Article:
YOUNGSTERS got into the Shrove Tuesday spirit by flipping pancakes in school.
The pupils from St Bega’s Primary School, in Thorpe Street, on the Headland in Hartlepool, took time out of the classroom and spent it in the kitchen with their head cook, Donna Watson.
The kids, aged from three to 11 years old, organised themselves into a pancake production line, with some cracking the eggs, others mixing the flour, and others pouring it into the frying pan.
Then they tossed the pancakes and, when they were cooked, took part in a traditional race in the school hall.
The hungry children then put their favourite toppings of fruit, juice and sugar on the pancakes and ate them all up.
Cook Donna Watson said: “It was good fun, the kids all loved it.
“They did everything. They started by cracking the eggs and mixing the flour, another one mixed and another put it in the frying pan.
“Two of the bigger ones put them into the oil and then they flipped them.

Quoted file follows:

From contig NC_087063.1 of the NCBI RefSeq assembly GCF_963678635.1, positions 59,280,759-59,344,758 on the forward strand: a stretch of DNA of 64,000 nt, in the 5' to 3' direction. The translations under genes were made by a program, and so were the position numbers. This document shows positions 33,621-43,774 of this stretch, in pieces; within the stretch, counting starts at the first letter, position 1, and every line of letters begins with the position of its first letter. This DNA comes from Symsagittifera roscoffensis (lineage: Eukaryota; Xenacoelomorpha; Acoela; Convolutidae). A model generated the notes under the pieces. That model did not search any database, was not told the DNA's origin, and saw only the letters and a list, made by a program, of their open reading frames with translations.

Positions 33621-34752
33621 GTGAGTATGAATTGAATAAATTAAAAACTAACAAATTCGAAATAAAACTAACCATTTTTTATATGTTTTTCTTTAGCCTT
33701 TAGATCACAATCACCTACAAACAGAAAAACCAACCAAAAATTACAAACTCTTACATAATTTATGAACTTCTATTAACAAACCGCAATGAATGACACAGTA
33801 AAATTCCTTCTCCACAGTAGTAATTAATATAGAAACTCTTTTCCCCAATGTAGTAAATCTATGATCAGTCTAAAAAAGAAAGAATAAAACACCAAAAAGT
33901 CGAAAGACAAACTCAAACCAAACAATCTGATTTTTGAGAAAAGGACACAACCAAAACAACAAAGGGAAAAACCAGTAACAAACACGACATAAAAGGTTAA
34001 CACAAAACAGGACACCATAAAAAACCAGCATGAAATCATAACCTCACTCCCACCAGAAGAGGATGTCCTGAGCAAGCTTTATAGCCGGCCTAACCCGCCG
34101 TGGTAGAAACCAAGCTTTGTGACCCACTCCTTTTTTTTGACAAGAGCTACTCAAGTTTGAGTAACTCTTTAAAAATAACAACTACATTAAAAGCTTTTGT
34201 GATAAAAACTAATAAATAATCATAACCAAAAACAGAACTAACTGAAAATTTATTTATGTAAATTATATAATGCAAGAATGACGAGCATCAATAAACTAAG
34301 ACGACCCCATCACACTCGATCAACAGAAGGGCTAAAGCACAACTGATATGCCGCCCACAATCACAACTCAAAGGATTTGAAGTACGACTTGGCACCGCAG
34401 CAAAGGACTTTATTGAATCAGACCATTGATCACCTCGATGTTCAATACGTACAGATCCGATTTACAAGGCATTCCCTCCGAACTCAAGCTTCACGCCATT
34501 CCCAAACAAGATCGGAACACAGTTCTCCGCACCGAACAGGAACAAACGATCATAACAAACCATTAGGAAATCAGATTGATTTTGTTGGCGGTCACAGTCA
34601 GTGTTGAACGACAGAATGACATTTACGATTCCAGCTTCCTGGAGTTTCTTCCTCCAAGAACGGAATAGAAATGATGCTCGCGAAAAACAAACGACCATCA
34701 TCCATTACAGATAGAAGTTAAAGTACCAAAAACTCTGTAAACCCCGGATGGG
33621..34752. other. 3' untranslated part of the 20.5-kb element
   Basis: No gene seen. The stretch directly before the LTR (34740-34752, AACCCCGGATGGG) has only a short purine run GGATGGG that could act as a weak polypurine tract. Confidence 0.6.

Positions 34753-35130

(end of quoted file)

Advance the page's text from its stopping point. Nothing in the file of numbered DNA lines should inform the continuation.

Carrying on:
“They did it stage by stage like a little production line.
“They were really good and it was a good experience for them.”
She added: “Then they did a running race in the hall, which they all enjoyed and then they ate them afterwards.”
Meanwhile, out of town, in Sedgefield, locals took part in a sporting tradition which has been taking place on Shrove Tuesday for almost 1,000 years.
The annual Shrove Tuesday Ball Game often lasts all day and sees players compete for possession of a small leather ball.
There are very few rules, but many conventions, including a free drink for the first player to take the ball into any one of the local pubs.
Each year, a resident is chosen to kick off the games by passing the ball through the bull ring on the village green three times at 1pm.
The game is thought to date back to the year 1256 when the stonemason who completed St Edmund’s Church challenged the countrymen to a celebratory game of football.
Asda staff, from the store in Marina Way, Hartlepool, also celebrated Shrove Tuesday with a pancake race.